• First preference (unmarried sons and daughters of US citizens): 23,400 visas per year plus excess fourth preference visas, capped at 7% by country (1,638 visas)
  • Second Preference (F-2A) (LPR spouses and minor children): 87,934 visas per year, plus surplus first preference visas, basically no cap per country
  • Second Preference (F-2B) (unmarried adult children of LPRs): 26,266 visas per year, plus excess first preference visas, capped at 7 percent by country (1,841 visas)
  • Third Preference (married adult children of US citizens): 23,400 visas per year plus additional first and second preference visas, capped at 7 percent per country (1,638 visas) and
  • Fourth preference (brothers and sisters of US citizens 21 and older): 65,000 visas/year, plus visas in excess of previous preferences capped at 7% by country (4,555 visas). INA §§ 203(a)(1)-(a)(4).

As we all know, to determine if an applicant is “current” in a family-based preference category, the priority date must be compared to the date listed in Table A, Family Preference Promotion End Dates. sponsored preference, in the monthly report.Bulletins. The priority date is the official date that USCIS determined the petition was filed. To be current, the priority date must precede the date inBulletinsaccording to preference category and country of citizenship. DOS uses Table B, Dates for Family Sponsored Visa Application Submissions, to determine when to begin the process of applying for payment of fees and filing of forms and documents; USCIS also uses Month-to-Month Schedule B to allow eligible individuals to request a status adjustment.

The Department of State determines visa availability based on legal restrictions for each preference category, country restrictions, and current, historical, and estimated demand. Applicants primarily compete globally for visas, with each country capped at 7% of the number of visas available in each preference category. The country limitation serves to circumvent the monopoly of the annual limitation by applicants from some countries. Of course, this national limit does not apply to immediate family members.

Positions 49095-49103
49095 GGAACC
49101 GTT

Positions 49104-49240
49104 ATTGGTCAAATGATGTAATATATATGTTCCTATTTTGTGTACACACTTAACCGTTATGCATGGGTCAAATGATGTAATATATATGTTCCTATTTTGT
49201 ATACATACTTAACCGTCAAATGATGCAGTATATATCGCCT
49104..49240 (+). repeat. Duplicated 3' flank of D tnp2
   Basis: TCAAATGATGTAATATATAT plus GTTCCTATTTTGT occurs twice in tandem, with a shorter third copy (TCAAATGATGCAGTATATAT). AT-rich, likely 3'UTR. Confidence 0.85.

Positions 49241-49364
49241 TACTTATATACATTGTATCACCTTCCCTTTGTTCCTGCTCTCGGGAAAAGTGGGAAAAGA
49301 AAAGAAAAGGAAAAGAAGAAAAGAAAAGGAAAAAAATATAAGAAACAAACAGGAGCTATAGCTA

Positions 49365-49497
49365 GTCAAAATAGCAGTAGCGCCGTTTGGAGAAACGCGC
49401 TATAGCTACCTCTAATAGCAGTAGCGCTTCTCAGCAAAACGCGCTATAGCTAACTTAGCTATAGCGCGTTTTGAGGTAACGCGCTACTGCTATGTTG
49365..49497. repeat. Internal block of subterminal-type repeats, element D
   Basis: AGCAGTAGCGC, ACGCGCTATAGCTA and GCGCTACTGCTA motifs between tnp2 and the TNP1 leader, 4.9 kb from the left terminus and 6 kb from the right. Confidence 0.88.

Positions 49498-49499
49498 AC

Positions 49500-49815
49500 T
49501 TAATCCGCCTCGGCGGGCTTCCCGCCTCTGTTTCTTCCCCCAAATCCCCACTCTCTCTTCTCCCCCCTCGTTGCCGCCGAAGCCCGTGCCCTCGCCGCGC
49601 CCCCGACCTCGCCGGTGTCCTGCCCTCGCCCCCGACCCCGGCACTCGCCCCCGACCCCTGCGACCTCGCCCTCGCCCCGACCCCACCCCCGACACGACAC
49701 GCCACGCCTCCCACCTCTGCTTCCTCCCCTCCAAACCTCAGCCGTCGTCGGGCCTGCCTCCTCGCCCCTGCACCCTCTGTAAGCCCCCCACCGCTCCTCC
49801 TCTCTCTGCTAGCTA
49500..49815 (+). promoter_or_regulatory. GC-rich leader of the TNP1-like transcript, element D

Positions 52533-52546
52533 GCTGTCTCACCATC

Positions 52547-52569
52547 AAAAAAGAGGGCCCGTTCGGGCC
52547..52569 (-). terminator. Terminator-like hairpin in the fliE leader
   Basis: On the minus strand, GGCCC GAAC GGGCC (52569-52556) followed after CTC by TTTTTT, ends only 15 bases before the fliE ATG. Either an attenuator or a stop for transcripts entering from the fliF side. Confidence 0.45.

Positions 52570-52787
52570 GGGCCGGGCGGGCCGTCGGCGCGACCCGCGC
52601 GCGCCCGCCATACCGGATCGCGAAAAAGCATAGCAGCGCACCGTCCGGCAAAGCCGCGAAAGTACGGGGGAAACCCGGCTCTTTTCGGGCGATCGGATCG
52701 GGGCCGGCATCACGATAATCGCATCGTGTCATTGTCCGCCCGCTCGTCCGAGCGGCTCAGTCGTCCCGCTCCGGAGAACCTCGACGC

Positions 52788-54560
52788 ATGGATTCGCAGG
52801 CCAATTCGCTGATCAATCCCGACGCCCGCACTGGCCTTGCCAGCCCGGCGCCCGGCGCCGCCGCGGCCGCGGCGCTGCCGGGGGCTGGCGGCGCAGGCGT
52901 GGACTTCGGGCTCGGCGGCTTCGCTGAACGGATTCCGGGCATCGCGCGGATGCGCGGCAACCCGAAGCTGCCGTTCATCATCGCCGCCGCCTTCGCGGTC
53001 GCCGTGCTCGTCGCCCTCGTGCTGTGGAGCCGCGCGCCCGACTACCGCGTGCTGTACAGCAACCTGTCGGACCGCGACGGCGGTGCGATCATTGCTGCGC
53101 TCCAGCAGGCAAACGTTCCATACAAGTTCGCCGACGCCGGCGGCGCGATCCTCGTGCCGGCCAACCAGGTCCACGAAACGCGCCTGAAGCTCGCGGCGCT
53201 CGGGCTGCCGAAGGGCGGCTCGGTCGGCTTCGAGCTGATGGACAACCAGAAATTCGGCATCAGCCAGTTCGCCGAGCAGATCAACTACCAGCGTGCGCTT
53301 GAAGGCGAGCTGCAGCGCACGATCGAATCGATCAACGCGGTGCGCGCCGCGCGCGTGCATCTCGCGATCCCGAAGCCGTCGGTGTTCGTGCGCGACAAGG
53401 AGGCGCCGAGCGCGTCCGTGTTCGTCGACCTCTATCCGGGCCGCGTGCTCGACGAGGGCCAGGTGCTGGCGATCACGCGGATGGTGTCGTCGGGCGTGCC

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The per-country limitation also now no longer applies to most LPR spouses and unmarried children in the second preference category, as visas have been added in the FX classification. Part of the figures for the second preference category (F-2A, 21,984 visas) are subject to the country cap, while the others (FX, 65,900 visas) are exempt. This explains why all countries have the same deadline in category F-2A in Chart B and almost the same date in Chart A (Mexico is two weeks behind the other countries due to higher demand). On the other hand, for the F-2B category, there is an annual limit of only 26,266 visas that can be used in a given fiscal year and a limit of 7% of that number per country. Mexico and the Philippines are much further behind than the other countries due to increased demand and the limited number of visas available.